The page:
PILOT SNORKI SNORKELMAS and Navigator Norris Numnutz approach their objective among the Cepheids, a class of giant luminous variable stars originally discovered in the constellation of Cepheus.
This particular Cepheid cluster is located in the Barnax region of the Sagittarius Arm, and boasts one truly vast orbital asteroid cloud.
Wow, look-a-that! That’s a hell of a cloud, Norri. How are we gonna find one little asteroid in a swarm that size?
Don’t panic, Snork old boy – I’m calling up a chart sent to me earlier on my viewer. Once we get our astral bearings, We’ll soon locate its whereabouts.
Snorki frowns in puzzlement, narrowing his eyes beneath polarised pilot goggles at the vista confronting him.
Hmm. That’s very deceptive. VERY deceptive indeed! Now we’re closer, you can see that these rocks are much further apart than they looked at a distance. As far as the Moon is from Earth, on average. And they’re all different sizes and shapes, as well.
They’re typical asteroids. They don’t come off an assembly-line, you know. They’re bits and pieces from aggregations of dust particles and leftover chunks from the random collisions of larger rocky bodies. They range in size from several hundred to a few miles in width – right down to an assortment of boulders, pebbles, and grains. As a professional space pilot, I’m surprised you haven’t encountered asteroid clouds before.
I’ve seen plenty, but this is the first time I’ve had cause to enter one!
Now – we’re approaching at a tangential vector in euclidean space. But don’t let that worry you Snork, coz I know you’re all boned-up on such matters –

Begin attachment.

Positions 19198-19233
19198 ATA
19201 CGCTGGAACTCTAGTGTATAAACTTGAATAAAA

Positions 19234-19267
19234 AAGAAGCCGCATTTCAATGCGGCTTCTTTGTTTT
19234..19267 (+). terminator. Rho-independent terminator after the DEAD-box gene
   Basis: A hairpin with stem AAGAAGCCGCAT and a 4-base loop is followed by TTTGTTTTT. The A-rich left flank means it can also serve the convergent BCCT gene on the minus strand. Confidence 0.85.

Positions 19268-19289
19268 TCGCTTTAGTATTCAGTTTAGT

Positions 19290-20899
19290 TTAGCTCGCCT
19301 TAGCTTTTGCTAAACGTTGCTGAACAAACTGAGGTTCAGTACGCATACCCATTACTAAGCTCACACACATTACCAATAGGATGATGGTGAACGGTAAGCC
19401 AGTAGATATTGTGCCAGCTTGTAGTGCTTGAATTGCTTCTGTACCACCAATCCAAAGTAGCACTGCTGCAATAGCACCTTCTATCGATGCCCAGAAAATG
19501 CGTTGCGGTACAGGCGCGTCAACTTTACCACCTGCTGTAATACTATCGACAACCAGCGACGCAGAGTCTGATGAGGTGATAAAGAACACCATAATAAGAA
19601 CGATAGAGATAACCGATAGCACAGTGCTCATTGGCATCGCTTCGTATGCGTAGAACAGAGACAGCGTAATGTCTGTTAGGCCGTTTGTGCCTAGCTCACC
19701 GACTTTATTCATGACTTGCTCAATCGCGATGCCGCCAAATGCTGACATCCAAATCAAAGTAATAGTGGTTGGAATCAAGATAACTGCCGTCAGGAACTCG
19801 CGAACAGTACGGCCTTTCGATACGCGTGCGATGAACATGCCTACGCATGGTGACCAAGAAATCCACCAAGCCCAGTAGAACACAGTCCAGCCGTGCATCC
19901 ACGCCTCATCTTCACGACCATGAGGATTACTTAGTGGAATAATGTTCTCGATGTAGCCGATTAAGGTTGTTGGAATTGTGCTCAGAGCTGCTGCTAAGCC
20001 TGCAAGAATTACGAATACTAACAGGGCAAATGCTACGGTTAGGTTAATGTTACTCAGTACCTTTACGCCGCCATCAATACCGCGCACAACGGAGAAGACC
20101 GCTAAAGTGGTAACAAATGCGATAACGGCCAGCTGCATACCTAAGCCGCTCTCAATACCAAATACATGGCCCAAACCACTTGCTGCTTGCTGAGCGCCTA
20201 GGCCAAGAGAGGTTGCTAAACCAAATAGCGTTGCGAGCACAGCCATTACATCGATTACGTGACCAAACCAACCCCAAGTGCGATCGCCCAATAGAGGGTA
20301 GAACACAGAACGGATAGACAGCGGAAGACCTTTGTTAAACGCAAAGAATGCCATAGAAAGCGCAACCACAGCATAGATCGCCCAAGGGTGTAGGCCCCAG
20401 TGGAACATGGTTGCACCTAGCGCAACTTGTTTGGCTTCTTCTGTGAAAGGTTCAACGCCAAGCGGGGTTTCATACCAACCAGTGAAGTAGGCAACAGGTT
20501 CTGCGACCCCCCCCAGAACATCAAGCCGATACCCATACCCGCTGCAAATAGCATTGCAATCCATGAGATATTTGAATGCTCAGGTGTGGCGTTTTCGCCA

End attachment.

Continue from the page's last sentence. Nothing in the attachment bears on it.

Yeah, sure. Two planes intersecting each other at acute angles. It involves the relationship between planes, angles and directions, and for our purpose just means we’re coming in at an angle to a particular object – and I’ll do any manoeuvring required from your navigational readings.
Oh! Right! We’re in. Now you see that medium-sized, mustard-yellow sphere at two o’clock, Snork?
Well it’s not that one, but that’s what it looks like. And from this angle, when we get to it we’ve got to go into orbit round it, coz what we’re looking for will be on the far side.
And what’s that?
Some sort of establishment – I was told. It’s called Crater City.
Right Norri, where are we now in this asteroidal domain?
We’re nearly there. Roughly a third of an Astronomical Unit, about thirty-one million miles or so. That’s another ten minutes at hyper-speed. Step on the juice, Snork!
Alright! Let’s go take a dekko.
– – – – – – – – –
Look yonder Snorki – Crater City!
Norris points downwards towards the white spires, turrets and towers looming up over the lips of a huge crater, but Snorki in his pilot seat is facing out towards starry space in a high orbit above the asteroid.
Hang on, Norri. I’ve got to make a u-turn, so that I’ll be facing the right way round to see.
Piloting the little cruiser further outwards from the asteroid in a great curving loop, Snorki speeds back to a lower orbit gaining a magnificent view of Crater City in all its pristine glory, with luminous starlight from the local Cepheids glistening from its ivory towers in splendid, sparkling iridescence.